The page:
Heat from Vesuvius Eruption Made Herculaneum Victims' Soft Tissue Vanish

The Herculaneum victims of the eruption of Mount Vesuvius in 79 AD were blasted with such extreme heat that their soft tissue disappeared, scientists have discovered.

In a paper released May 27, scientists have revealed more details of the eruption that destroyed Pompeii. Pier Paolo Petrone, a forensic anthropologist at the University Federico II of Naples, Italy, and co-author Francesco Sirano, director of the Herculaneum Archaeological Site, have discovered that bone proteins from skeletons found in Herculaneum were better preserved than those in the bodies found in Pompeii.

Herculaneum skeleton
Skulls of dead men in the ruins of Herculaneum iStock/Getty Images Plus

The eruption of Mount Vesuvius in 79 AD was one of the deadliest volcanic eruptions in history. Several unlucky nearby cities, including Pompeii and Herculaneum, were buried beneath extremely hot pyroclastic flows and ashfall. The remains of the inhabitants are famously well-preserved, with their final moments being frozen in time by the unique conditions that preserved their bodies for thousands of years.

Herculaneum, which was located just three miles from Mount Vesuvius, is thought to have experienced temperatures much higher than were present in Pompeii, twice as far away.

Mt Vesuvius
Mount Vesuvius aerial view iStock/Getty Images Plus

Petrone told Newsweek: "In a previous study, authors hypothesized that temperatures at Herculaneum were low since they found some collagen in sporadic bone remains. Now, the new results clearly show that the suggestion that low temperatures correspond to good proteome quality, while high temperatures are associated with degraded organic matter, does not fit with the new evidence highlighted in the victims' bones from Herculaneum and Pompeii."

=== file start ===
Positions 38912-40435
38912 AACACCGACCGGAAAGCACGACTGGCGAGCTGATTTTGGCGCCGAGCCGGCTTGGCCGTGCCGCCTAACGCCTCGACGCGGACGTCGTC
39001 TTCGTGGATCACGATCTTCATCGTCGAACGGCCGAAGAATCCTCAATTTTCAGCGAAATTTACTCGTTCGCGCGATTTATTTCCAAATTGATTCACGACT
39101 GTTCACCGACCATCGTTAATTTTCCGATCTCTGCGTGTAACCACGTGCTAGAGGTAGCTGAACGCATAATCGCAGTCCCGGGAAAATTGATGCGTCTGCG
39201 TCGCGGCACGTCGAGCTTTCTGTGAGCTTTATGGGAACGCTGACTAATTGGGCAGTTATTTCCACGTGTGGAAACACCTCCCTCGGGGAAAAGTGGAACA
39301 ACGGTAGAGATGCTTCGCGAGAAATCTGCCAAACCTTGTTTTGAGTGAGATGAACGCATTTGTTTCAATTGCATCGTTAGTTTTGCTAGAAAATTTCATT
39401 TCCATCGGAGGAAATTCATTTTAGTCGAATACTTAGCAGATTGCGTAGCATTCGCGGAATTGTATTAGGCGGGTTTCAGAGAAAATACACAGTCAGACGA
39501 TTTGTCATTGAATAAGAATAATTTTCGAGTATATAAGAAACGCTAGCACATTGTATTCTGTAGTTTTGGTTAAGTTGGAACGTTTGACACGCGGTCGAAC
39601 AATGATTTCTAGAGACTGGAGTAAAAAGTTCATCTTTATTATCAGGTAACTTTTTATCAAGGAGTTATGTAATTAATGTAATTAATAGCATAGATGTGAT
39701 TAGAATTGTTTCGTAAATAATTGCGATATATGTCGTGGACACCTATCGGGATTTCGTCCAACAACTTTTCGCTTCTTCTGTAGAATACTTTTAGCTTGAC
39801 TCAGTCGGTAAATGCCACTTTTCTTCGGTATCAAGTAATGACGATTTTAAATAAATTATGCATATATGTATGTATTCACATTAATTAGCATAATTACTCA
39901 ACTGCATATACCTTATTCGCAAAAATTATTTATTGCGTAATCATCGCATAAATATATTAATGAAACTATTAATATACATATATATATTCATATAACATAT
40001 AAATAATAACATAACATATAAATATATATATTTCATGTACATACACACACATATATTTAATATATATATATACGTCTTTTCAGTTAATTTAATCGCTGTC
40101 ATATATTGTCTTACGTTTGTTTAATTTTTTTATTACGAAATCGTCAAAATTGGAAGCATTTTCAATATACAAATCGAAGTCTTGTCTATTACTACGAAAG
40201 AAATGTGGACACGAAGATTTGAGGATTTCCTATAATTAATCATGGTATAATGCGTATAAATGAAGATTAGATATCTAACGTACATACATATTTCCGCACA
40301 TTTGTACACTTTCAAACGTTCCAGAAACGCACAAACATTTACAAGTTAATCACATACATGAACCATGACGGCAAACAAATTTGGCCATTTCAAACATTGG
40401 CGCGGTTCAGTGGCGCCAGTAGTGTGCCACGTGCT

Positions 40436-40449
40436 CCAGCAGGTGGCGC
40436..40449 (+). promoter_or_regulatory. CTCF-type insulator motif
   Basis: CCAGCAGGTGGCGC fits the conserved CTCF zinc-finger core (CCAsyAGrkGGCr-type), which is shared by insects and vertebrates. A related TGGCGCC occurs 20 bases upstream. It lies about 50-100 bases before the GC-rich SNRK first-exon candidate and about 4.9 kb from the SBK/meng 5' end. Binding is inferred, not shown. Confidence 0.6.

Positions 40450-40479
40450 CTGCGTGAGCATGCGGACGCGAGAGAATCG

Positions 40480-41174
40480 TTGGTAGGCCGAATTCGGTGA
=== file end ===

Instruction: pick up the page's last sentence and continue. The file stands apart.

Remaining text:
Collagen and other bone proteins do not generally survive extreme heat exposure, not to mention the action of microbes over long periods of time, soil acidity, and changes in moisture; all factors that can have adverse effects on the preservation of organic matter hidden in bone.

However, the specimens from Pompeii show a lower content of non-collagenous proteins, higher deamidation level and higher extent of collagen modification, despite being exposed to a lower temperature.

"This indicates that in the case of the 79 AD eruption, organic matter preservation is independent from the intensity of heat, while it has been largely influenced by different ways of soft tissue decay (very fast or extremely slow), and chemical-physical (degree of basicity-acidity of soils,) as well as hydrogeological (constant or periodic moist environment) properties of the volcanic ash deposits in which the corpses were buried," Petrone told Newsweek.

In Pompeii, the slow decomposition of corpses' soft tissues in the natural dry-wet hydrogeological soil cycles damaged their bone proteome more than what was experienced at Herculaneum.

The rapid vanishing of body tissues due to the intense heat in Herculaneum and the resulting bones being buried in an environment permanently waterlogged with groundwater inhibited the destructive action of microbes.

Pompeii victim
Victim in Pompeii of the eruption of Mt Vesuvius iStock/Getty Images Plus

Conversely, the corpses of the victims in Pompeii stayed intact, allowing cavities to form around the skeleton as a result of the slow decomposition of soft tissue, which were filled with plaster to make plaster casts 2,000 years later. The exposure to extreme heat in Herculaneum resulted in the rapid disappearance of body flesh and its replacement with hot ash, so no cavities were formed and no cast of their bodies could be obtained.

Petrone hopes that these findings may have important spin-offs in both bio-archaeology and forensics. These and other ongoing studies demonstrate the value of multidisciplinary investigations and the uniqueness of the sites buried by the 79 AD eruption.